I saw this film many years ago, and I remember it changed me. How? I’m unable to tell. But something wasn’t quite the same after the fact.
For some reason I’ve been thinking a lot about it lately. That’s how you know when art is good. When it clings to your brain cells and gets tucked away underneath the menial daily bullshit. Then one day, years later and unprovoked, it comes to the forefront of your thought and sticks around for a couple weeks.
If you haven’t seen Y Tu Mama Tambien, do yourself a favor and watch it. Then re-watch it.
On the surface, it’s a simple, beautiful, highly sexual, and sad character-driven story, but with strong undercurrents of death and politics and sociology. The heavier themes aren’t subtle and they don’t need to be. Cutting out the diegetic sound to replace it with the narrator’s voice, it’s an almost slap-in-the-face to the audience by director Cuaron, reminding us to wake up and see what’s in front of our faces.
For instance, in one scene, we’re enjoying the threesome’s drunken banter over dinner when suddenly we take a journey through the kitchen in the back, watching three generations of a working-class Mexican family labor over the lavished seaside feast the travelers are about to enjoy.
I think the chord that struck with me the most in this film was the idea of duality, in all aspects of life. How nothing is ever what it appears to be. The above scene is a good example.
But then we have our main characters. Luisa, a sexy and mature older woman who is carefree and spontaneous on the surface, is also suppressing a dark, inner battle. The boys, in typical teenage macho fashion, boast about their sexual conquests with women, but are hiding a sort of homoeroticism that’s hinted at from the beginning of the film.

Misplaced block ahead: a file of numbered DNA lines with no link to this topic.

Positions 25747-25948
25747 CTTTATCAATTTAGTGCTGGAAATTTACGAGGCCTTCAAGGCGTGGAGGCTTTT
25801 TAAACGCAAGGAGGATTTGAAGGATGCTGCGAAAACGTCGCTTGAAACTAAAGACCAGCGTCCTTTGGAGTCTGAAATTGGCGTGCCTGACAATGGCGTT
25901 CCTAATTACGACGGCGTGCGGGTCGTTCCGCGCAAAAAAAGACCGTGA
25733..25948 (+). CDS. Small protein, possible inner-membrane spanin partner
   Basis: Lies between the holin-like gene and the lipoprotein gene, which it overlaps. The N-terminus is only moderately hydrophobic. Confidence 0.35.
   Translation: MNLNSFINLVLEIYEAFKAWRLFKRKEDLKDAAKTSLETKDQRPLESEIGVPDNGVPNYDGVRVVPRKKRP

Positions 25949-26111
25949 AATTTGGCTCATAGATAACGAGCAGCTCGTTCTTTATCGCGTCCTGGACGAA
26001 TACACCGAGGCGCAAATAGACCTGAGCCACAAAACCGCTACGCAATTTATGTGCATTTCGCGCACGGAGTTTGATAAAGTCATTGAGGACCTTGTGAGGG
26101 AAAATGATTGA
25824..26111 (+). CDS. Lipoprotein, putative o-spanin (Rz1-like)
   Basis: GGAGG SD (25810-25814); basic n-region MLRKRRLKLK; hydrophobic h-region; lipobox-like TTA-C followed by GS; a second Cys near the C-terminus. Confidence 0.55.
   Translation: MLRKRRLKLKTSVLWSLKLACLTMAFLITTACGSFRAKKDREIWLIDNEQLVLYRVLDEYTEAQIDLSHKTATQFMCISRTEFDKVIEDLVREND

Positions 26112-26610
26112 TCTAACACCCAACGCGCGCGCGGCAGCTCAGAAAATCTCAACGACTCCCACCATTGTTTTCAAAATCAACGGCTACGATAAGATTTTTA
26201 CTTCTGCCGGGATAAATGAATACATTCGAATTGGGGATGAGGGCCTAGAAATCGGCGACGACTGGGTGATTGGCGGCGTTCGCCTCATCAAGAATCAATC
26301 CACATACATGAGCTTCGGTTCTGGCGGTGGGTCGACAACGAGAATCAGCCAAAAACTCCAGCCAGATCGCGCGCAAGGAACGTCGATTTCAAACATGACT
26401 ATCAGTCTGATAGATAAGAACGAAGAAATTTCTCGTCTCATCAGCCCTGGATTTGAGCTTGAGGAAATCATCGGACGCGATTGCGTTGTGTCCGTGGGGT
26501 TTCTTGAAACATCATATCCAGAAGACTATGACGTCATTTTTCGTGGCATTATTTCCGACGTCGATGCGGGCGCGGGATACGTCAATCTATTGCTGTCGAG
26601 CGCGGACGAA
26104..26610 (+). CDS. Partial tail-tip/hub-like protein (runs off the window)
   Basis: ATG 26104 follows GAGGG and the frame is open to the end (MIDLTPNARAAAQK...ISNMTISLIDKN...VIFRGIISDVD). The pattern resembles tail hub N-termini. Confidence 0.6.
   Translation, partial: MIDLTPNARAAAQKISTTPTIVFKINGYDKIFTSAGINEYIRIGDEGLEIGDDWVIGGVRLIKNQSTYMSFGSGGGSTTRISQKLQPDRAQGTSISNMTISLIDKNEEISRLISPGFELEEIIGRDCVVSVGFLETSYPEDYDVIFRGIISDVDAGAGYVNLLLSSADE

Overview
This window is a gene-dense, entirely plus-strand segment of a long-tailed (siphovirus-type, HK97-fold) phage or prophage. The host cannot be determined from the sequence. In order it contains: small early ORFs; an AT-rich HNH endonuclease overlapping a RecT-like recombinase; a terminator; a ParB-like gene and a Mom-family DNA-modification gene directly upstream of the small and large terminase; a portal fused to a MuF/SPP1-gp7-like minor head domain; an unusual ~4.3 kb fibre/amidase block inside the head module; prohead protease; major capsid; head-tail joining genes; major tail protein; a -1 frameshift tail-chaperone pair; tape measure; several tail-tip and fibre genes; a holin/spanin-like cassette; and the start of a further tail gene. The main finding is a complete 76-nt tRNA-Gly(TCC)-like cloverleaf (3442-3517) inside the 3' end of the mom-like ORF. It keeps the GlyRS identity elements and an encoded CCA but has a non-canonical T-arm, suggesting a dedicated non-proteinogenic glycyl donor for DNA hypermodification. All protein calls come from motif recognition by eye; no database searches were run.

And then there’s the sheer beauty of the natural Mexican landscape: the unpaved desert roads they drive on, the tucked away beaches, the small village where a fisherman and his family making a decent living off the pristine ocean.
This is in stark contrast to the other side of Mexico: the crowded, dirty city where a pedestrian is killed on a construction site, the lavished Mexican wedding filled with guests only there for political connections, and the narrator’s news that the fisherman and his family will be driven out by tourists flocking to the new oceanfront resort built on his land.
When I got to the end of the film, it blew me away. Mainly how one summer can change the rest of everyone’s lives involved, and how that ever-present duality, that hidden truth we all carry with us, never really goes away.
This film will forever be in my top five.